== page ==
Rolf E. Sonneveld wrote:
Scott Kitterman wrote:
It's not at all clear to me that the answer to that question is
in any way related to the work of the working group. What would
we design differently if the answer was yes (or no)?
Let me try to explain. If the identity of the list contributor is of any
value to the receiver of an MLM-distributed message, then it is
important to (try to) preserve the original DKIM signature across an MLM
redistribution of the message (if at all possible). If however the
identity of the list contributor is of no value whatsoever, we should
not bother about preserving the original DKIM signature.
This is why I believe that the current GOOD CITIZEN centric approach
is very hard to resolve without addressing the "BAD CITIZEN" model
first or at the very list, the GOOD CITIZEN model should not come at
the expect at diminishing the high beneficial value of the BAD CITIZEN
It is a conflict an engineering philosophy and I believe once we
acknowledge one can not exist without the other, this issue with
continue in perpetuity.
What you speak of is about trust, something something about the
message that allows you to believe it is OK?
Consider the contrary question, what is it about the message that
makes you NOT TRUST the message?
Lets say that we some how invented a way to RESTORE THE INTEGRITY OF
THE ORIGINAL SIGNATURE so its no longer a factor and I changed my MUA
or online mail web interface to support and present all four ideas:
5322.DKIM signing domain (d=)
5322.ADSP as a function of 5322.FROM domain
and I'm going to add a 5th new idea here (data point) called LDSP
(List Domain Signing Policy)
5322.LDSP as a function of 5322.LIST-ID domain.
If the 5322.ADSP result is DISCARDABLE, the DOMAIN is making a public
NO ONE CAN SIGN MAIL FOR US. ONLY WE CAN SIGN MAIL.
This is called a 1st party signing only policy.
The question is why would you (speaking in general) ignore this very
powerful data point if you see your list message is signed by the list
and not by the domain? The original signature is intact. But the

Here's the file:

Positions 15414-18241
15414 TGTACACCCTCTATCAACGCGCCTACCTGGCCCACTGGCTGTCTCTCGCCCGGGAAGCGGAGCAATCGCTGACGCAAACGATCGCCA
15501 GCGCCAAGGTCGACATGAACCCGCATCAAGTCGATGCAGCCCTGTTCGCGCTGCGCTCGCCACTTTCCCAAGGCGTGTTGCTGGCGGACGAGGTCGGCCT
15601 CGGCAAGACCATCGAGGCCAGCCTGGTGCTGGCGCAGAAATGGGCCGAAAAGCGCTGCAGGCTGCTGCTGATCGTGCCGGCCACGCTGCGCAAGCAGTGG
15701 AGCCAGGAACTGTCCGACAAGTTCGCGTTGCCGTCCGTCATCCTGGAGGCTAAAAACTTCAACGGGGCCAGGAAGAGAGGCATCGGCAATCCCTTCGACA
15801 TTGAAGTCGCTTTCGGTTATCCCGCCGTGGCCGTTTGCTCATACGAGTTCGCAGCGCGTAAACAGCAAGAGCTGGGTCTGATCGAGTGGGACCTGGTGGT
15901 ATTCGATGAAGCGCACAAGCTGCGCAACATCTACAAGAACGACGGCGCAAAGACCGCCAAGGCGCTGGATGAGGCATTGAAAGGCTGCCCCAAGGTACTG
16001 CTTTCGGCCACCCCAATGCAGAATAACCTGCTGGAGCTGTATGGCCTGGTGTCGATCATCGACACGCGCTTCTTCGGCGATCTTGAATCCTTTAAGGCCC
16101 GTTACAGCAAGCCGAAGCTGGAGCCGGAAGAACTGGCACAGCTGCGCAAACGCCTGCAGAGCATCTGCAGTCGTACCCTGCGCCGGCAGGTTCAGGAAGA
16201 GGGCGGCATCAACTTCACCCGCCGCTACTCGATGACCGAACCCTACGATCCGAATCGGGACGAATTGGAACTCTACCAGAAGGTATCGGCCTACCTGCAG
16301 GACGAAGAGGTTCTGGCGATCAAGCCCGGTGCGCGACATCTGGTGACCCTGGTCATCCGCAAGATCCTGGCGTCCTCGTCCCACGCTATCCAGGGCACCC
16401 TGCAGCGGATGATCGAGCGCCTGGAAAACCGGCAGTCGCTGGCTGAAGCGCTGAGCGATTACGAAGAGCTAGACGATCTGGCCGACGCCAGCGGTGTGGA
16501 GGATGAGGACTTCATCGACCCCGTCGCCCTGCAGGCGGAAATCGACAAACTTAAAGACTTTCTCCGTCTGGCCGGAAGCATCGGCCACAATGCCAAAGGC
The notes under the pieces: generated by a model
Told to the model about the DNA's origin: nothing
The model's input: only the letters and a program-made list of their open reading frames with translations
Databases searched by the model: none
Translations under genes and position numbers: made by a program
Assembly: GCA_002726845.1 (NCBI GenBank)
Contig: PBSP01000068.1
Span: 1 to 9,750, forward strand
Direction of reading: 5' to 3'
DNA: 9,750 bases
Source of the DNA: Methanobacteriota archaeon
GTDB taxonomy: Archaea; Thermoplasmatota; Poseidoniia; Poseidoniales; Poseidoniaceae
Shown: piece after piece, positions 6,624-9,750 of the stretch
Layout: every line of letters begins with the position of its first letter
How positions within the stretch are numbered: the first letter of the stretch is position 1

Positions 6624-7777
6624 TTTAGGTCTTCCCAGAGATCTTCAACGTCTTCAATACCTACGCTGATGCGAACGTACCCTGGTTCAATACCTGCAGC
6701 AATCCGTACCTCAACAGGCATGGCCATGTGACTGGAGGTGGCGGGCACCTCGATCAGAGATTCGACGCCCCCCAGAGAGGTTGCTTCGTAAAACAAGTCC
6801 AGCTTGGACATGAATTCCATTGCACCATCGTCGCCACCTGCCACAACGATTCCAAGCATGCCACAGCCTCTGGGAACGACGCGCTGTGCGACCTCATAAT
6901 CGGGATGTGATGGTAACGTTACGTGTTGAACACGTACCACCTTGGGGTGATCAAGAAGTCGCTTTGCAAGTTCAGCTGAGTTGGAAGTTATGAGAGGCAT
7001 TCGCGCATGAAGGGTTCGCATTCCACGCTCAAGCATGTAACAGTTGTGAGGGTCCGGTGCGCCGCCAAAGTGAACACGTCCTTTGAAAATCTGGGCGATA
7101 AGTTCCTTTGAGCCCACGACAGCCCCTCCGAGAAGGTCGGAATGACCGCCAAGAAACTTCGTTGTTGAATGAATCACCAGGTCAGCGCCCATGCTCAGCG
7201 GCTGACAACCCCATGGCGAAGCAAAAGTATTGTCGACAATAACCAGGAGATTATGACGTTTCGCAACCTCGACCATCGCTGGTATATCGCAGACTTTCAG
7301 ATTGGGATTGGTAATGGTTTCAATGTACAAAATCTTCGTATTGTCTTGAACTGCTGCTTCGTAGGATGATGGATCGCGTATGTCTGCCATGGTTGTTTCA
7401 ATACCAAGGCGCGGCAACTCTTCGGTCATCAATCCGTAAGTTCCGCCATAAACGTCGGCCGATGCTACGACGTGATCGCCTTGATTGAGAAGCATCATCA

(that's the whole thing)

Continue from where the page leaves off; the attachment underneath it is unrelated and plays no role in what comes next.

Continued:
policy said only they sign mail - no one else.
Doesn't that say there is someone WRONG, not GOOD, about this message?
even with an original valid signature intact?
Lets say you trust all mail coming from this list because it is signed
by the list domain. You feel reasonable secured it is valid GOOD
message when it is signed by the list and also if any, the original
domain signature is intact.
But what if the DKIM signature domain is not signed by the list? What
it is a 3rd party, for example?
Would you have a lower trust of this message? Would it still matter
if the original signature is valid but the list signature is valid but
resigned by some other unknown domain?
Let say that we have this new LDSP (List Domain Signing Policy)
protocol which is a small change to ADSP by instead of anchoring off
the 5322.From domain, LSDP anchors off the 5322.List-ID domain.
Let say that LIST-DOMAIN.COM has a LDSP policy of:
LIST-DOMAIN.COM is the only domain that can sign list messages
coming from this list. No one else is expected to sign as a
Would you still trust this list even when there is an explicit LDSP
policy exposing to the world that it has an exclusive and restrictive
1st party signing policy?
So basically, all I am saying that regardless of how its down, there
is always the issue of not getting what is expected and before you can
even trust a list-id or from domain, you need to factor everything all
the failing about it.
If you trust a LIST-ID domain, thats that mean that only it can sign
mail? What happens when its some other domain?
Hector Santos, CTO
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